Her children, except the youngest, are in school but he is eager to join his older siblings. One of the daughters comes home and we get to meet her. She wants to be a teacher she tells us and smiles. As we walk around their home to go see the cattle we pass the drying berbere, Tamiru, our guide, translator and liaison tells them that I love spice and hot peppers. The group of men with us starts to laugh. “We don’t believe you.” Tamiru translates. “White men don’t like spice.” “No, no” Tamiru insists, “he really does like spicy food.” Tamiru is wearing one of the Hot Sauce 4 Good t-shirts and he translates it for them. They nod but I can tell that they are skeptical.
We head down to the cattle and meet the 8 cattle as they graze. They are in a communal pen but she knows exactly where they are and drives them over to us to ‘meet’ them. We do our meet and greet with the six oxen and two cows and take our pictures. If we didn’t seem like crazy Americans before we certainly do now.
As we leave Nathan takes the opportunity to teach Kelemua’s husband how to YoYo. Nathan is a pro - he shows off with “around the world” and “walk the dog”. He is patient and rejoices when the YoYo makes it way back up. We have officially made him the ‘coolest’ dad in the Angolola province.
The last thing I do is present the family with a small set of photos of our family back in New Jersey including our garden and a nice photo of our hot peppers. When we get to that photo the men laugh and I get a clap on the back and smiles all around. “Berbere, berbere” I hear them mumble. When we grasp hands to say our good byes the smiles are bigger and the grasps are firmer. Today is our last day meeting entrepreneurs and I am going to miss it. I have learned so much from each of the families we visited that it will take some time to sink in. I know that this is a life changing experience for me, my wife and son and I will be doing my best to incorporate what I have learned into my life as we head back to the states in a couple of days. Tomorrow we leave very early to head to northern Africa to visit a historical site. I look forward to continuing the journey.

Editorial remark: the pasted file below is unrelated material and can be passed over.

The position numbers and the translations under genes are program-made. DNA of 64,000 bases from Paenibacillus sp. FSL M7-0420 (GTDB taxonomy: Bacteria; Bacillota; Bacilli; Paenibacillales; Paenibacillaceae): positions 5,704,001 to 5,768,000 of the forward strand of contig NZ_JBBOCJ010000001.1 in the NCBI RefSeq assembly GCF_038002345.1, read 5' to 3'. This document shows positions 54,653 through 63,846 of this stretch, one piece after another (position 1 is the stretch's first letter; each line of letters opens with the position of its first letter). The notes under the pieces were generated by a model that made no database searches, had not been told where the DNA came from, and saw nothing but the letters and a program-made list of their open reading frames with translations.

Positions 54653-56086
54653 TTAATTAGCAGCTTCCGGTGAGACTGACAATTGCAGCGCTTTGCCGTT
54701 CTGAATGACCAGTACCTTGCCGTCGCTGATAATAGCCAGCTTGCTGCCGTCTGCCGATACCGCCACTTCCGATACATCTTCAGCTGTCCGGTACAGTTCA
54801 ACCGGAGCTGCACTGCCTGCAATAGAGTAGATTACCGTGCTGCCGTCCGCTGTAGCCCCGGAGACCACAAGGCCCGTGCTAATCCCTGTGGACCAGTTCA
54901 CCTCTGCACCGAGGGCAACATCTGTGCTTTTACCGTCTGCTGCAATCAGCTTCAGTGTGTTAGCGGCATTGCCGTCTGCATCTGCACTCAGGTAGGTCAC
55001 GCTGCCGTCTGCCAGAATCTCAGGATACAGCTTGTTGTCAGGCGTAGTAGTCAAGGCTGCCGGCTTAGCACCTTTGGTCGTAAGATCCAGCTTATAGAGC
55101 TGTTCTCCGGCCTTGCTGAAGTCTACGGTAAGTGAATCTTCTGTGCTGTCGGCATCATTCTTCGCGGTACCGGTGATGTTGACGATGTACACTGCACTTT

After hearing the stories of the past few days I could think of no better scripture than this:
If I speak in the tongues of men or of angels, but do not have love, I am only a resounding gong or a clanging cymbal. If I have the gift of prophecy and can fathom all mysteries and all knowledge, and if I have a faith that can move mountains, but do not have love, I am nothing. If I give all I possess to the poor and give over my body to hardship that I may boast, but do not have love, I gain nothing.
Love is patient, love is kind. It does not envy, it does not boast, it is not proud. It does not dishonor others, it is not self-seeking, it is not easily angered, it keeps no record of wrongs. Love does not delight in evil but rejoices with the truth. It always protects, always trusts, always hopes, always perseveres.
Love never fails. But where there are prophecies, they will cease; where there are tongues, they will be stilled; where there is knowledge, it will pass away. For we know in part and we prophesy in part, but when completeness comes, what is in part disappears. When I was a child, I talked like a child, I thought like a child, I reasoned like a child. When I became a man, I put the ways of childhood behind me. For now we see only a reflection as in a mirror; then we shall see face to face. Now I know in part; then I shall know fully, even as I am fully known.
And now these three remain: faith, hope and love. But the greatest of these is love.
1 Corinthians 13: 1-13